Ampera Bridge

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Ampera Bridge
Ampera Bridge, Palembang.jpg
Official name Jembatan Ampera
Carries Traffic, pedestrians
Crosses Musi River
Locale Palembang
Design Vertical lift
Total length 224m
Longest span 61m
Clearance below 9m
Opened 30 September 1965
Coordinates 2°59′30″S 104°45′49″E / 2.9917°S 104.7635°E / -2.9917; 104.7635Coordinates: 2°59′30″S 104°45′49″E / 2.9917°S 104.7635°E / -2.9917; 104.7635

Ampera Bridge is a Vertical-lift bridge in the city of Palembang, South Sumatra, Indonesia, which is the landmark of the city. It connects Seberang Ulu and Seberang Ilir, two regions of Palembang. It can no longer be opened to allow ships to pass.

The bridge was planned during the era of Indonesia's first president, who wanted a bridge that could open and be a match for London's Tower Bridge. The funds for the construction came from Japanese war reparations, with the Fuji Car Manufacturing Co. Ltd being given responsibility for design and construction. However, at the time, Japan had no bridges of this type, and Fuji Car had no bridge-building experience. The official opening was carried out by Minister/Commander of the Army Lieutenant General Ahmad Yani on 30 September 1965, only hours before he was killed by troops belonging to the 30 September Movement. At first, the bridge was known as the Bung Karno Bridge, after the president, but following his fall, it was renamed the Ampera Bridge.[1]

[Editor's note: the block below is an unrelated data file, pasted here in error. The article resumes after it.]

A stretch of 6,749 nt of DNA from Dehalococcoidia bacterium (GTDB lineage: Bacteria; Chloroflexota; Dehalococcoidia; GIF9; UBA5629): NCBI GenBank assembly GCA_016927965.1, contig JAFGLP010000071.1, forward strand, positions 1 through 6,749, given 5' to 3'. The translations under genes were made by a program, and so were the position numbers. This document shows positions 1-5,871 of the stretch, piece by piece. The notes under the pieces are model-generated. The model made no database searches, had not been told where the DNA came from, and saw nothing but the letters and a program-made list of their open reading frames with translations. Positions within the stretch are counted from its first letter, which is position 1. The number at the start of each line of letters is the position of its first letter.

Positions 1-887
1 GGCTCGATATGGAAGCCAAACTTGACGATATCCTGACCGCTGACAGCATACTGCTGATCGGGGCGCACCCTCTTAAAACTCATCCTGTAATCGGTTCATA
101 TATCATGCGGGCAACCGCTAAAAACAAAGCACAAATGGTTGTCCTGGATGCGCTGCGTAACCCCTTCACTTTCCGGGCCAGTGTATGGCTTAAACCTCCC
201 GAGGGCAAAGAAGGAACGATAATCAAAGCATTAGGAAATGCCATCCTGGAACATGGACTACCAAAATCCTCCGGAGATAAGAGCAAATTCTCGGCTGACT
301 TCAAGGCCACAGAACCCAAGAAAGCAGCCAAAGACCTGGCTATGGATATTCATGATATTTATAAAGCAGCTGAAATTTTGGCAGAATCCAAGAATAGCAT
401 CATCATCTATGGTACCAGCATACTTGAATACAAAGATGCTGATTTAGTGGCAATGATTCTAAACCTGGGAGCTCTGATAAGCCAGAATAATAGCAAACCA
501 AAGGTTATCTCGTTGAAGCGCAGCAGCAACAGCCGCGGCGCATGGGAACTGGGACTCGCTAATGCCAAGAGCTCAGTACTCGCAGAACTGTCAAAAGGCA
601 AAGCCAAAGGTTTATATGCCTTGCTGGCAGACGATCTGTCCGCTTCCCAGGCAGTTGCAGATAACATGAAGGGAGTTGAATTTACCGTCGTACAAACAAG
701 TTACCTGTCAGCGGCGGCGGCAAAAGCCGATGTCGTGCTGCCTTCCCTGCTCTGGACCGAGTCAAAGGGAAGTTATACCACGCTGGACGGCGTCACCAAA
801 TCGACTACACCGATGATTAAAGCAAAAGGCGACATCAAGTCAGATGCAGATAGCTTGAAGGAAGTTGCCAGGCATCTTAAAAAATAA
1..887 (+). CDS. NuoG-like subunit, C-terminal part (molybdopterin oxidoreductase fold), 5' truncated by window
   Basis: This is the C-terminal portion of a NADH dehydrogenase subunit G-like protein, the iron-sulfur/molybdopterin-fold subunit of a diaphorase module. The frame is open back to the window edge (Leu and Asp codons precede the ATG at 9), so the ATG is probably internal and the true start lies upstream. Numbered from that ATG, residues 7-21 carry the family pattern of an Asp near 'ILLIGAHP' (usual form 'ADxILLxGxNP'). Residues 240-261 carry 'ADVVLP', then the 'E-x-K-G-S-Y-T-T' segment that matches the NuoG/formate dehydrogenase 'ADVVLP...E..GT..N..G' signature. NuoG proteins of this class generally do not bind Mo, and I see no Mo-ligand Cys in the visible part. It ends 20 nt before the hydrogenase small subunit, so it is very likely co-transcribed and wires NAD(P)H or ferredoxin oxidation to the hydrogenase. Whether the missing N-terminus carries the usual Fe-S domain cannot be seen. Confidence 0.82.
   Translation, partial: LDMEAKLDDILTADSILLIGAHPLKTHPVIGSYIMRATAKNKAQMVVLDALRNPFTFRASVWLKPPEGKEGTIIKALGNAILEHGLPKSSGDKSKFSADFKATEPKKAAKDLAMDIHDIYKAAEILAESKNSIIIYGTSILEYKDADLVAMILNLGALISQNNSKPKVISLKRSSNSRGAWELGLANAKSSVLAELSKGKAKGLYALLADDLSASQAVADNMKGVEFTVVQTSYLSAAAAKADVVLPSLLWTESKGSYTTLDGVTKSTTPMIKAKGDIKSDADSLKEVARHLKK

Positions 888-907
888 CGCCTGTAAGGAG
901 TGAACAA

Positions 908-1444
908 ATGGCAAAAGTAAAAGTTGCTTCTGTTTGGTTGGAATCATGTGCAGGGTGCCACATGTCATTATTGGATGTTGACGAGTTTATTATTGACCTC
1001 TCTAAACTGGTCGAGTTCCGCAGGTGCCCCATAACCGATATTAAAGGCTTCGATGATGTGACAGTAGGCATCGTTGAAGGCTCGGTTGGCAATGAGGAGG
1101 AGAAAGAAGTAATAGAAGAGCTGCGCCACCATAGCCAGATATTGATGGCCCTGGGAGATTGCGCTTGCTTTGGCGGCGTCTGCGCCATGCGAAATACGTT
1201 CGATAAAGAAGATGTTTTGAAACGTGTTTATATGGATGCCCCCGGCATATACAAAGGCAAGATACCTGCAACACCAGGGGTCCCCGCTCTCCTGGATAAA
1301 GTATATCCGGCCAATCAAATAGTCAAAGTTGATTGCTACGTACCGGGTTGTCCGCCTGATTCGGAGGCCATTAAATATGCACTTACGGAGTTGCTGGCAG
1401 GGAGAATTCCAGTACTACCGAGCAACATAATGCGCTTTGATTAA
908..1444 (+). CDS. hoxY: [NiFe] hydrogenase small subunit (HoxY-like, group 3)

For a few years after it was opened, the center span could be lifted at a speed of approximately 10 meters per minute to allow ships of up to 44.5m in height to pass underneath. However this only occurred a few times, and after 1970 it could no longer be opened. The official reason for this was that the 30 minutes needed to raise the bridge was causing unacceptable delays, and that in any case silting of the river had made it impassable for large ships. However, according to architect Wiratman, who acted as a consultant before the construction, the design of the bridge was flawed from the outset because of the soft mud on which it was built. He maintains that his concerns were ignored for political reasons, and that as the towers' foundations shifted, the bridge deformed to the extent that it could no longer be opened. The ballast weights needed to balance the wight of the bridge were removed in 1990 to prevent possible accidents were they to fall.[1]

References[edit]

  1. ^ a b Imelda Akmal (Ed) (2010). Wiratman: Momentum & Innovation 1960-2010. Jakarta: Mitrawira Aneka Guna. ISBN 978-602-97997-0-5.